We employed an inducible, reversible and region-specific gene knockout technique to investigate the requirements for cortical NMDA receptors (NMDAR) during the various stages (acquisition, consolidation and storage, and retrieval) of nondeclarative, hippocampal-independent memory in mice using a conditioned taste aversion memory paradigm. Here we show that temporary knockout of the cortical NMDAR during either the learning or postlearning consolidation stage, but not during the retrieval stage, causes severe performance deficits in the 1-month taste memory retention tests. More importantly, we found that the consolidation and storage of the long-term nondeclarative taste memories requires cortical NMDAR reactivation. Thus, the dynamic engagement of the NMDAR during the postlearning stage leads us to postulate that NMDAR reactivation-mediated synaptic re-entry reinforcement is crucial for overcoming the destabilizing effects intrinsic to synaptic protein turnover and for achieving consolidation and storage of nondeclarative memories in the brain.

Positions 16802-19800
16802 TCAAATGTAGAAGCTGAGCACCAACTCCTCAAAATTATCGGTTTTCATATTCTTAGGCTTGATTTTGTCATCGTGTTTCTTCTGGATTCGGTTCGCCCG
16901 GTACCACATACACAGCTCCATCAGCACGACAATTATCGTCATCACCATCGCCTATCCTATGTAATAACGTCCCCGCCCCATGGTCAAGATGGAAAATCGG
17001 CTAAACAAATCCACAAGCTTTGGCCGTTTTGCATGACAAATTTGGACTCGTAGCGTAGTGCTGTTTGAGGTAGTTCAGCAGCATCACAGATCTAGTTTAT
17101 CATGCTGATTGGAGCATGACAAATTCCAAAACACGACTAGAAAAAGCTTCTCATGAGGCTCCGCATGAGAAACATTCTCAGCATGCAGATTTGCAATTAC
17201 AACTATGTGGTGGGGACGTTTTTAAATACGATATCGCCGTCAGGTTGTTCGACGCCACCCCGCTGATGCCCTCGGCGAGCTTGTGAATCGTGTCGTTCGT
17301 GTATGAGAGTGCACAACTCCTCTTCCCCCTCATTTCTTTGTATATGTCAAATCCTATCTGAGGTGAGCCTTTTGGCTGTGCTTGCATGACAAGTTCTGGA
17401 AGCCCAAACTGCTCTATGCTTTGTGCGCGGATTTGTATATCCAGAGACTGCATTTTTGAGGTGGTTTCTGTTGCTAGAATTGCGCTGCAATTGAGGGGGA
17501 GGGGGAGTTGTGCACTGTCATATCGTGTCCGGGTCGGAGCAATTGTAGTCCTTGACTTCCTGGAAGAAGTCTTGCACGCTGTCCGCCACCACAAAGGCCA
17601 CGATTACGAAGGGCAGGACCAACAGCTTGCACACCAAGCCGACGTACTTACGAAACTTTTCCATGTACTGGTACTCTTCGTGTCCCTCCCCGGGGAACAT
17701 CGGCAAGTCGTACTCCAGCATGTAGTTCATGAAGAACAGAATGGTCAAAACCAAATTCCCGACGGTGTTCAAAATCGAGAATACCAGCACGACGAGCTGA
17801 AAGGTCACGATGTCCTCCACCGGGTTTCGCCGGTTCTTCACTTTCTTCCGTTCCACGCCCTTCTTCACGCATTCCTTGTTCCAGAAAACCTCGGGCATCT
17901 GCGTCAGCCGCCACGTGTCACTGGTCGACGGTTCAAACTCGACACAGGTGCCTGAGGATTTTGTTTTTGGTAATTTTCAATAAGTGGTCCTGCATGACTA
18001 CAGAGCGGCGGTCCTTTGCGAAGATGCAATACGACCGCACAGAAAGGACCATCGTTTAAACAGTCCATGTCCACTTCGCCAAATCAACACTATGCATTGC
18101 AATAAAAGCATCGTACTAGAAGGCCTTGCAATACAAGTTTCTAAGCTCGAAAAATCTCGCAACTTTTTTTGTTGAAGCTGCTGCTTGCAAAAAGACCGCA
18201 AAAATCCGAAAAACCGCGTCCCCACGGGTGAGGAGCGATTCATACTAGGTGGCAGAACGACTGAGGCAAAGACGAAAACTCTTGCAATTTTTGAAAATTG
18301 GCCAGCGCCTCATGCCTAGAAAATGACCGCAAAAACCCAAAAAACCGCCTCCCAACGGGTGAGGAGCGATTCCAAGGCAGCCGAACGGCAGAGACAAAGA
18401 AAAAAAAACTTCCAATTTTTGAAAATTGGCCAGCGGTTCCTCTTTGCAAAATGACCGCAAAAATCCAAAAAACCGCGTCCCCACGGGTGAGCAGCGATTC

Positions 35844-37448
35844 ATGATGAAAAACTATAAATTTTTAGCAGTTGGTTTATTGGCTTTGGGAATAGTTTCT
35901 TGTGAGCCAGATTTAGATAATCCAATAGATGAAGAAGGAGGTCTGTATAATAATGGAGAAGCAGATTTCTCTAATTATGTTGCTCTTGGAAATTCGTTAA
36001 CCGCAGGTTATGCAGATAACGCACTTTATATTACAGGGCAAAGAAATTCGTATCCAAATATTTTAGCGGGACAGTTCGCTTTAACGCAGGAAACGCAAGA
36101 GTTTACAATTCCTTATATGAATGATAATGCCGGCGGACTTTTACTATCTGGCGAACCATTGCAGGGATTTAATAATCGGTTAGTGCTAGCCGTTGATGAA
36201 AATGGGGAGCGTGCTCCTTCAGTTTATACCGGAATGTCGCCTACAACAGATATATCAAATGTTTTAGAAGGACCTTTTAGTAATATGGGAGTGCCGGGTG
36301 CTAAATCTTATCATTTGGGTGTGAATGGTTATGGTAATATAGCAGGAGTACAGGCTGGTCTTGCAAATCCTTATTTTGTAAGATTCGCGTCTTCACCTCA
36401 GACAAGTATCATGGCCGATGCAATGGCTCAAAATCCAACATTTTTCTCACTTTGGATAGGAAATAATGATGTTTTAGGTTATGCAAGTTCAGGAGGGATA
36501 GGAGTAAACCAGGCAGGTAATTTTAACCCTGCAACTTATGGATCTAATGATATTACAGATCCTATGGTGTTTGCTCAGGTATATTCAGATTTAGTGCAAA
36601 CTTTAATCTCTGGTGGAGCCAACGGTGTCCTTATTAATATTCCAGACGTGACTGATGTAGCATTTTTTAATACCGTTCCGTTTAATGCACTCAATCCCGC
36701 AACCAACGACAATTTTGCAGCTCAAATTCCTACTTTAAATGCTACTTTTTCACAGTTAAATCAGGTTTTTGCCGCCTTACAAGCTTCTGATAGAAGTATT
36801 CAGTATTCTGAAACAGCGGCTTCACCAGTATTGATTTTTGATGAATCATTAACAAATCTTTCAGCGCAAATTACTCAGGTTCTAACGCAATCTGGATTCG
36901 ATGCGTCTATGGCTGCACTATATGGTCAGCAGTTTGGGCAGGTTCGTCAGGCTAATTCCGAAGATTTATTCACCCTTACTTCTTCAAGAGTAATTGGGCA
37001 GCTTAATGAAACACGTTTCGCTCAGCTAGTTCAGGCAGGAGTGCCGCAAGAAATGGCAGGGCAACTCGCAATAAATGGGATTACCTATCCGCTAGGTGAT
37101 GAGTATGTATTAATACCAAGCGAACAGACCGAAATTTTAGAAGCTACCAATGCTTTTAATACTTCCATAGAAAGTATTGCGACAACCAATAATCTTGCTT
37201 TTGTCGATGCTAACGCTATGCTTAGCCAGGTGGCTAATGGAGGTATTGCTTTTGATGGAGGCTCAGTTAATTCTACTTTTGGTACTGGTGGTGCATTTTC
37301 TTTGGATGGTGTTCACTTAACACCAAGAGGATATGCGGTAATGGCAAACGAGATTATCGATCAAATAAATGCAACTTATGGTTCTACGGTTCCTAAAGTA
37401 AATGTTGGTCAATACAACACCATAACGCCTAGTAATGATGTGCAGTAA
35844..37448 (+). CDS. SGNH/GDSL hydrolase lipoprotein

- Conditioned taste aversion
- Long-term memory
- Synaptic re-entry reinforcement
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